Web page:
Page 45 Review by Jonathan
When this first appeared four years ago, it was one of the best and most sensitive explorations of teenage psychosis and mental illness I had read in some considerable time. It still is, and this new edition comes fully endorsed by the Canadian Mental Health Association.
Jeremy is an introverted 17-year-old high school kid with very few friends whose primary passion is illustration. He's possibly genetically predisposed to seeing the world a little differently than everyone else to start with, and after an extended period of emotional bullying at school from the jocks and the mean girls, this develops into a full-blown psychotic breakdown episode, complete with auditory and visual hallucinations. Cue a period in a hospital for observation and the future of a lifetime on medication. Obviously, this isn't something that seems particularly appealing to Jeremy, and so begins a period of internal and external struggle, as he begins to come to terms with his condition.
Elaine writes and illustrates in a manner which perfectly captures many elements of the conundrum faced by those in Jeremy's position. Often, they feel at their best during the pre-break periods of mania where the delusions are almost intoxicating, rapturous even, before the paranoia well and truly kicks in. Afterwards, they can long to experience those states again, believing that the chemical suppression of their medication, which in reality is helping to balance their brain chemistry, is limiting their state of consciousness and preventing them experiencing reality as it truly is. Jeremy is in just such a position, but fortunately for him he has a supportive, understanding parent who is able to prevent him going too far off the rails and possibly hurting himself or someone else in the meanwhile.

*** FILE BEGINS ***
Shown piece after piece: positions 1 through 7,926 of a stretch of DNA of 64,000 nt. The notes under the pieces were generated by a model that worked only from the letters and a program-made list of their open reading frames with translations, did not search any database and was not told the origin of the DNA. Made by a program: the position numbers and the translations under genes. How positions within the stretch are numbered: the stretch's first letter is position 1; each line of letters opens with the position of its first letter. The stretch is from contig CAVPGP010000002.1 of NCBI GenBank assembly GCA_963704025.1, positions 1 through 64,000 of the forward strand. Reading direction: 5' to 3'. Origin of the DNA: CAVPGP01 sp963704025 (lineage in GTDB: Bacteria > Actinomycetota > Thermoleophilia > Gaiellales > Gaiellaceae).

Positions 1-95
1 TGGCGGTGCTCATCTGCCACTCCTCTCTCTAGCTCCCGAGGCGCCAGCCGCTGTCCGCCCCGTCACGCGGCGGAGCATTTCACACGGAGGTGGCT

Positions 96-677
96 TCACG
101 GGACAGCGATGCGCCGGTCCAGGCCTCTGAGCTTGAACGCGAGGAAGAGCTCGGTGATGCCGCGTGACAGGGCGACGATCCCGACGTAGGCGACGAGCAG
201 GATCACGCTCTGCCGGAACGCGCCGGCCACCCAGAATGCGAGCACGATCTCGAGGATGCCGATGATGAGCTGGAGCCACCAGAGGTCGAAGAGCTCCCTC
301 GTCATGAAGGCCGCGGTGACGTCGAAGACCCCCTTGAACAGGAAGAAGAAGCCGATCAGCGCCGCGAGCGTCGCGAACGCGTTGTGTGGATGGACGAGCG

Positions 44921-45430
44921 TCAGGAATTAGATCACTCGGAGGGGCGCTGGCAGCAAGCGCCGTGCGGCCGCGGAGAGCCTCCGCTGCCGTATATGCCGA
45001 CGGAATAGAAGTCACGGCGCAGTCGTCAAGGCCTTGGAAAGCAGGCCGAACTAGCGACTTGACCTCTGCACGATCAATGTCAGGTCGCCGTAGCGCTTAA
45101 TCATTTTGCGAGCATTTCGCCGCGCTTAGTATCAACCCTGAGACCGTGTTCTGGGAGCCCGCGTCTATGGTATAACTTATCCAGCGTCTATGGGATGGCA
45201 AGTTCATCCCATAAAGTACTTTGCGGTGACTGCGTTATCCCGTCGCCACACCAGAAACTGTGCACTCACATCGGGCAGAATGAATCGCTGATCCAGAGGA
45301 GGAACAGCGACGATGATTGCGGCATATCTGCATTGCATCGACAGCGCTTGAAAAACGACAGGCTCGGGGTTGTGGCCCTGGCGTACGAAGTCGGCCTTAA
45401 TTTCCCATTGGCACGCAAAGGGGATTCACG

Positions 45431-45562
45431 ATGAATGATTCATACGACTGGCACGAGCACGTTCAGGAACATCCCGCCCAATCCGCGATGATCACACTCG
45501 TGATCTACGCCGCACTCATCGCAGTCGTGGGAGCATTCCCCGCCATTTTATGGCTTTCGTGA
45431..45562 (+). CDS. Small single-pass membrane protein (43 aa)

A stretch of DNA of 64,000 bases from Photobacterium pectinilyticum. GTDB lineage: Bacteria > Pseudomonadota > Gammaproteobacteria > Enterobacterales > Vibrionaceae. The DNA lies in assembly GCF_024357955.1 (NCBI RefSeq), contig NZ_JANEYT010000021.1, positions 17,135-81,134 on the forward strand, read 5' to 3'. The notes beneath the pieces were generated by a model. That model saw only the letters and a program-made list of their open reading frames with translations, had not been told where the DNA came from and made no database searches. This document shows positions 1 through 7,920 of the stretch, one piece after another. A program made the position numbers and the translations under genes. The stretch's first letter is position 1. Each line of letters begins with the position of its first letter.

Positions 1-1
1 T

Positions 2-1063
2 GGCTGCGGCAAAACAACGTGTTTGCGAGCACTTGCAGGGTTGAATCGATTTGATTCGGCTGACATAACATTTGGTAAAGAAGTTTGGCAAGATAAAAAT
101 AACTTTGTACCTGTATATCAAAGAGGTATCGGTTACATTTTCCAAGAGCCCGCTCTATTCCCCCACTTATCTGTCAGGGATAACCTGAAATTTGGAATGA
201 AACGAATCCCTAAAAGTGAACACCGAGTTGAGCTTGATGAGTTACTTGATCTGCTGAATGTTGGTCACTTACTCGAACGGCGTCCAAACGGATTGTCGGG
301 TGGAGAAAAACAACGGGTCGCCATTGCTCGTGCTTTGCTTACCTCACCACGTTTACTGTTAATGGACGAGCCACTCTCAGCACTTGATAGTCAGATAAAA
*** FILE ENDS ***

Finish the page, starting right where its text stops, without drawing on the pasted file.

All of which sounds rather intense, and it is in a way, I suppose, but it's presented with such sensitivity and understanding, illustrating the inner turmoil people in Jeremy's position face, that first and foremost it just comes across as an excellent piece of contemporary fiction, irrespective of the subject matter.
Elaine's art style certainly helps in that regard too, and I can see elements of Terry Moore in her work, which should give you a good idea of what to expect should you decide to give this a try.
For more on this and similar issues, dealt with in different ways, please see Page 45's Online Mental Health Section.